Philippines now back to ‘low risk’ for COVID-19

Sofia Tomacruz

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Philippines now back to ‘low risk’ for COVID-19

KIDS' VACCINATION. Children aged 5 to 11-years old receive vaccine against COVID-19 during the start of the pediatric vaccination in San Juan on February 7, 2022.

Angie de Silva/Rappler

Davao Region, Cordillera Administrative Region, Western Visayas, and Soccsksargen are at moderate risk, while all other regions are now at a low risk case classification

MANILA, Philippines – Weeks after the highly contagious Omicron variant had fueled a record surge in coronavirus cases, the Philippines is now back to being “low-risk” for the virus, Health Undersecretary Maria Rosario Vergeire said on Tuesday, February 15.

In a press briefing held by Malacañang, Vergeire said average daily cases are now 56% lower than the previous week, while infections in regions other than Metro Manila are likewise on a decline. 

Based on data from the Department of Health (DOH), the one-week and two-week growth rates have been in the negative, while the average daily attack rate in the last two weeks was at 5.26 cases per every 100,000 individuals. On a national level, the country’s health systems capacity are also low-risk.

Except for the Davao Region, Cordillera Administrative Region, Western Visayas, and Soccsksargen – which are at moderate risk – all other regions in the country are now at a low risk case classification. 

The Philippines had been earlier placed under “critical risk” status on January 10 due to rising COVID-19 cases. On January 15, the Philippines saw its highest daily COVID-19 cases at 39,004. It was later placed on “moderate” risk on February 2. 

Health officials had logged some of the country’s highest single-day tallies during the recent surge, with cases soaring fast partly due to Omicron and increased mobility seen during the recent holiday season.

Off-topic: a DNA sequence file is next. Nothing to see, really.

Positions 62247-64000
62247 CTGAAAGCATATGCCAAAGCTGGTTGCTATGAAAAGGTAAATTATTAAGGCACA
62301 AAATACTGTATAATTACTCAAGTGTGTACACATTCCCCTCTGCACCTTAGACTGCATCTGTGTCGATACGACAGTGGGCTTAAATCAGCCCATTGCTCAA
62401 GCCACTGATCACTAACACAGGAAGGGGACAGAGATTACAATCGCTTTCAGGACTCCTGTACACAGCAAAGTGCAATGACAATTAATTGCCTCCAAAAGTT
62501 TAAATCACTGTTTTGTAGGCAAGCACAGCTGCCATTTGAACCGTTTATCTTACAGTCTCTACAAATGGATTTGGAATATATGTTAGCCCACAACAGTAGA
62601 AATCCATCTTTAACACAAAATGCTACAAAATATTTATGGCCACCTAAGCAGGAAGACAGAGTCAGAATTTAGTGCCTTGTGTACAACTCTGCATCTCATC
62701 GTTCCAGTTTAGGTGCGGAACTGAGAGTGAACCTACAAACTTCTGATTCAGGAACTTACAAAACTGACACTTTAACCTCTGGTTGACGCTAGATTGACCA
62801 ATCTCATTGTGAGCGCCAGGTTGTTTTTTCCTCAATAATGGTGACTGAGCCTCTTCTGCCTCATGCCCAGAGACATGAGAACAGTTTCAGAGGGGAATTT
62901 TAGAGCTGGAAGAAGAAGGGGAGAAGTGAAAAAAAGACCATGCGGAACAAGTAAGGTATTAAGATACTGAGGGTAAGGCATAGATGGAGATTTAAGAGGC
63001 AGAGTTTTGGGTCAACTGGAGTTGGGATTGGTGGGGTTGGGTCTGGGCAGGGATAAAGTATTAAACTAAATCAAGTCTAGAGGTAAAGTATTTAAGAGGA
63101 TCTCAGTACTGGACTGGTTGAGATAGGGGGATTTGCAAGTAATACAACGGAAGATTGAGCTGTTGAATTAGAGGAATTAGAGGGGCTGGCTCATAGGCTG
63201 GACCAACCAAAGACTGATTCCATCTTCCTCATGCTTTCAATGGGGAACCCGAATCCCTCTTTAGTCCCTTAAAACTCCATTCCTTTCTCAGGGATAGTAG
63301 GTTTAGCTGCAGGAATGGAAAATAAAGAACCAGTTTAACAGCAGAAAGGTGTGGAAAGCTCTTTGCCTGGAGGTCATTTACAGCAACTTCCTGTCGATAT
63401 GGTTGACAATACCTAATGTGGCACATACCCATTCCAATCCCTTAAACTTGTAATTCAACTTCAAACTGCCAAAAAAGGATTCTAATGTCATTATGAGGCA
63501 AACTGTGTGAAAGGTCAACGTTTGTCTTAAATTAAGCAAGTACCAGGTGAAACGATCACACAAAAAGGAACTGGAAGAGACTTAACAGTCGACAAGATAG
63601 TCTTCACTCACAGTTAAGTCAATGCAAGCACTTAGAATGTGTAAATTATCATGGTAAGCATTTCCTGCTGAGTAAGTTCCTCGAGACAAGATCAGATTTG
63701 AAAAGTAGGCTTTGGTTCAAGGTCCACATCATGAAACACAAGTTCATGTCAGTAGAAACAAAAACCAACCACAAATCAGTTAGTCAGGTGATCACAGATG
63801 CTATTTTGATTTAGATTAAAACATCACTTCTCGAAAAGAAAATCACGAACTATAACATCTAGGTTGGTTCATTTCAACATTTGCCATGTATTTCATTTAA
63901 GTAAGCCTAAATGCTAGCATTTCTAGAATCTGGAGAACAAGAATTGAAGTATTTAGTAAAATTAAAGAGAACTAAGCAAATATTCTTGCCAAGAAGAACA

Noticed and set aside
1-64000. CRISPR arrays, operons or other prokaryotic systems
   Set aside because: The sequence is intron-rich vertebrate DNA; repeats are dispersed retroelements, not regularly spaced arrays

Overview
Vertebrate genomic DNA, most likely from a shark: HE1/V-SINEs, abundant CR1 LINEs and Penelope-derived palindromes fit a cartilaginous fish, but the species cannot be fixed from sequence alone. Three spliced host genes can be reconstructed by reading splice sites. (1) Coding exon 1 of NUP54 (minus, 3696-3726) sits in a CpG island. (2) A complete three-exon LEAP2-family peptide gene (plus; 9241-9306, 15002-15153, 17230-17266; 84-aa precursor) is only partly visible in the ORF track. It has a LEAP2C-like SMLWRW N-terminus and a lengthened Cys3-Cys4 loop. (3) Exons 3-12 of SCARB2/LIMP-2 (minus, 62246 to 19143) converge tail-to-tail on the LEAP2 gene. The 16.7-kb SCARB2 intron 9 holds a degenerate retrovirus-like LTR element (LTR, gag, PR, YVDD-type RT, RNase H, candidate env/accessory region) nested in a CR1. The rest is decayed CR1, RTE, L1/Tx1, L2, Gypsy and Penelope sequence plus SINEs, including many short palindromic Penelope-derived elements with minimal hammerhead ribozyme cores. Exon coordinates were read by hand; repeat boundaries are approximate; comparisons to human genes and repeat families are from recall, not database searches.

Since then, cases have dipped below 5,000 for over a week. But while daily infections have fallen, they are still at higher than what had been reported before the Omicron surge.

On Monday, Vergeire said government projections showed that on a national level, cases may continue to decline in the coming weeks, dropping to as low as 83 cases per day by March 15, on the assumption that current health restrictions and public compliance with health practice are maintained. 

If compliance with health standards would drop by about 12%, cases by March 15 may be at the level of about 2,000 cases per day. And if public compliance with health measures fall further by 19%, daily cases may climb to as high as 7,748 cases during the same period. 

Health officials urged the public to continue masking, practicing physical distancing, and overseeing good ventilation, especially as the campaign season for the May 2022 polls is now in full swing. The DOH likewise appealed to those not yet vaccinated to get their COVID-19 shots.

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Officials on the government’s pandemic task force are eyeing to downgrade quarantine classifications to Alert Level 1 – where no restrictions on capacity will be observed – sometime in March, though this would only be done under the condition that “high” vaccination rates were met. –

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Sofia Tomacruz

Sofia Tomacruz covers defense and foreign affairs. Follow her on Twitter via @sofiatomacruz.